Orion: To Mars, the Moon and beyond... but first, a TEST FLIGHT through Van Allen belt

With handy 'any-time abort' should a KERPLUNK occur

Artist's rendering of the Orion spacecraft at the Moon

NASA’s Orion spacecraft, rescued from the chop by President Barack Obama and aimed at reviving the US’s dormant manned space exploration with trips to Mars, the Moon and asteroids, will have its first test flight this week.

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The Apollo-like ship has been seen by some as nothing more than a stealthy bit of politicking – rescued from budget cuts to the space programme to keep voters in the state of Colorado, where manufacturer Lockheed Martin is based, happy and disguise the fact that NASA has all but given up on sending people into space.

But despite its somewhat inauspicious reputation and the fact that it still has a very long way to go before it can even contemplate that trip to the Red Planet, Larry Price, deputy programme manager at Lockheed, is pretty excited.

This first $370m test flight is going up unmanned and aims to “mature” around a dozen of the 15 design challenges involved in deep space exploration. The only things that won’t get tested are long distance navigation and communications, since it’s not going very far out, and how well the crew would manage (as it’s unmanned).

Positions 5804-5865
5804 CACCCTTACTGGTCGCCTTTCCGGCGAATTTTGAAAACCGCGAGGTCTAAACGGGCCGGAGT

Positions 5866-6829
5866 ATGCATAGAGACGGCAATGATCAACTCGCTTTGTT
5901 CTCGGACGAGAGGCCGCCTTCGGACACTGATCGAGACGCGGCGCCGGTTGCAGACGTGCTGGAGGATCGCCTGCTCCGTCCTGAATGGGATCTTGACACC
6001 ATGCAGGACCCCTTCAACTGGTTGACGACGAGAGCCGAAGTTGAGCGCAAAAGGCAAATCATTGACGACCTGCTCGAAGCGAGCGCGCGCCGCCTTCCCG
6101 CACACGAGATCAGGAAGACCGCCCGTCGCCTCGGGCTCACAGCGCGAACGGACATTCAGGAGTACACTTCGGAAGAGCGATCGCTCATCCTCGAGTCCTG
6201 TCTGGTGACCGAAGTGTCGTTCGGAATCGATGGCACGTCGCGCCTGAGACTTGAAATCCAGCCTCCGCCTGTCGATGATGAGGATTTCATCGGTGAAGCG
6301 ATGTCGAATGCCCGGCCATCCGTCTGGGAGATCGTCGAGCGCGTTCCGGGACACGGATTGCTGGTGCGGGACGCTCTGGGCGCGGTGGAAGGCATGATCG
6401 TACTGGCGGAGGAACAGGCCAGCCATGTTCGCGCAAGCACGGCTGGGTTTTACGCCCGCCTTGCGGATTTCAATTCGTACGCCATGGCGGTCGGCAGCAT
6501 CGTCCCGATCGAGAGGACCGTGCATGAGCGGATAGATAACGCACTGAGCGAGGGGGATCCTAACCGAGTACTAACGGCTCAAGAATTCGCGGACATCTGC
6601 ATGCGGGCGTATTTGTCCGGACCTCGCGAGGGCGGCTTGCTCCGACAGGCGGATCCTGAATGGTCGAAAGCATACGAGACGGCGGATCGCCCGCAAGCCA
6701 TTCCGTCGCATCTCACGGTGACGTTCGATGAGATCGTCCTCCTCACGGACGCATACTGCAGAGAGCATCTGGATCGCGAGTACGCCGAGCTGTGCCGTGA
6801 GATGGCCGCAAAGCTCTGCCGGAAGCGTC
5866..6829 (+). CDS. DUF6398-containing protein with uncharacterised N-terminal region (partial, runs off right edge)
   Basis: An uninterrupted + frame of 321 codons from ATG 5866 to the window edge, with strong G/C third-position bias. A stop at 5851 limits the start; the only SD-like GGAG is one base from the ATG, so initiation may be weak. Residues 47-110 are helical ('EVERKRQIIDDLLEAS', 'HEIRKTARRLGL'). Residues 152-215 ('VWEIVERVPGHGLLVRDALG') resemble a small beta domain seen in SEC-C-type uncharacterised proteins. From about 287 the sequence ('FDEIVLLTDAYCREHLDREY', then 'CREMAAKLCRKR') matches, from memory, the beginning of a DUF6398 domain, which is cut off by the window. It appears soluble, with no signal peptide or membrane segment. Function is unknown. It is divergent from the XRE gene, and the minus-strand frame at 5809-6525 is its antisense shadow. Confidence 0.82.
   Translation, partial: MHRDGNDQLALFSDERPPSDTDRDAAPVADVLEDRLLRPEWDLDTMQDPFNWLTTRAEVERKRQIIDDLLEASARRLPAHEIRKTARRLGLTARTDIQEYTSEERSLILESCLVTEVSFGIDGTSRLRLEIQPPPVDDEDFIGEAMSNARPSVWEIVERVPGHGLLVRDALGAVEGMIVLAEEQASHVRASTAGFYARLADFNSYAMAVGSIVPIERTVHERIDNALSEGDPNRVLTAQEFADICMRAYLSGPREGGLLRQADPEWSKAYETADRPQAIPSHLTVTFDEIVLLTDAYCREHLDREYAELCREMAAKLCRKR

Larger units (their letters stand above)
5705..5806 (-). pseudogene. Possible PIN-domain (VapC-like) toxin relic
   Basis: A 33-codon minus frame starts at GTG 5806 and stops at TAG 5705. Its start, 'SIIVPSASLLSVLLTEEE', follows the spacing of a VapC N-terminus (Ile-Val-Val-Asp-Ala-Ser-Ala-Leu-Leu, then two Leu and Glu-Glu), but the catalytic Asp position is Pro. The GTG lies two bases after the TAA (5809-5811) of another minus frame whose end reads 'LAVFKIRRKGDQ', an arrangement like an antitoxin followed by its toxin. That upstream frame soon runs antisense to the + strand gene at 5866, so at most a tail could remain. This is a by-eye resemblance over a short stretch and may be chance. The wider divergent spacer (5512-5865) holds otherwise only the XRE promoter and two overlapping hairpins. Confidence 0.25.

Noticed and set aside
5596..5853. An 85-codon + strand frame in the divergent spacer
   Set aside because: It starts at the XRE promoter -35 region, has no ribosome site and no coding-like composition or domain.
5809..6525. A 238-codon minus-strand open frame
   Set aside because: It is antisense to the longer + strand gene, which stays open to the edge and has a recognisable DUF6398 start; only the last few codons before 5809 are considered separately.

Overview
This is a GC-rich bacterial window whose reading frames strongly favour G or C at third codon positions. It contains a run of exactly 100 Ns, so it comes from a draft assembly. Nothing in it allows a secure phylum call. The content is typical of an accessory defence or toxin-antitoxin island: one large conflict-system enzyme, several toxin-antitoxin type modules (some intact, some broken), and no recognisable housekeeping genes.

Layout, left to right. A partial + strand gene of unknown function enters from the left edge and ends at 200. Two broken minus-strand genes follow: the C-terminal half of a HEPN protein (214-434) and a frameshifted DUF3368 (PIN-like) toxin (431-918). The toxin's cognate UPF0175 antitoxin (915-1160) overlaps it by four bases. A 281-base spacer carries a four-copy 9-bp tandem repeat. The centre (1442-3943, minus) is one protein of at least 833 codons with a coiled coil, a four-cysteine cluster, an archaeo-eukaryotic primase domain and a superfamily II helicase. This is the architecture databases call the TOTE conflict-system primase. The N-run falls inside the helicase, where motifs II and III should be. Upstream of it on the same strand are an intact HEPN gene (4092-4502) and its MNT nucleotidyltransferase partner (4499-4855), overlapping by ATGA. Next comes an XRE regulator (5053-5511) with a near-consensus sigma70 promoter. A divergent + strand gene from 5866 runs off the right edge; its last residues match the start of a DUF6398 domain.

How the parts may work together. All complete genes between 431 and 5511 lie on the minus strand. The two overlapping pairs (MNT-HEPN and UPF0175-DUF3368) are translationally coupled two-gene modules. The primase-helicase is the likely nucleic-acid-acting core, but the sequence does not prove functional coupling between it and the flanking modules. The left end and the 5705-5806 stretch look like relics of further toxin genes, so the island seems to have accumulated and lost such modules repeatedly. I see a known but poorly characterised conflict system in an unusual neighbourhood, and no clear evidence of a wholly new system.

A lot of the buzz is around the heat shield, which should be well tested by a high-speed re-entry through Earth’s atmosphere.

“We’ll be coming in at 20,000 miles an hour and the resulting temp is almost 4,000 degrees Fahrenheit – as a relative to that, molten lava from a volcano is 2,000 degrees Fahrenheit – so that’s the challenge that we’re faced with,” Price told The Register.

Artist's rendering of the Orion spacecraft at the Moon

The 16.5 foot shield, which NASA boasts is the biggest and most advanced of its kind ever, is attached to the base of the capsule. To build it, NASA tested materials and then built samples for further testing in high temperature wind tunnels to figure out what would work best to protect a ten-ton spacecraft filled with fragile humans that are trying to fly back to Earth – not just drop through the atmosphere.

“The vehicle actually flies, not real well, but it has what we call a lift over drag, so we’re going to be flying it in as we enter the atmosphere,” Price explained.

Banks of instrumentation will be taking as many readings as possible to assess the heat-shield’s performance, since it’s a pretty key piece of equipment. But despite its importance, it’s not the only thing that needs testing.

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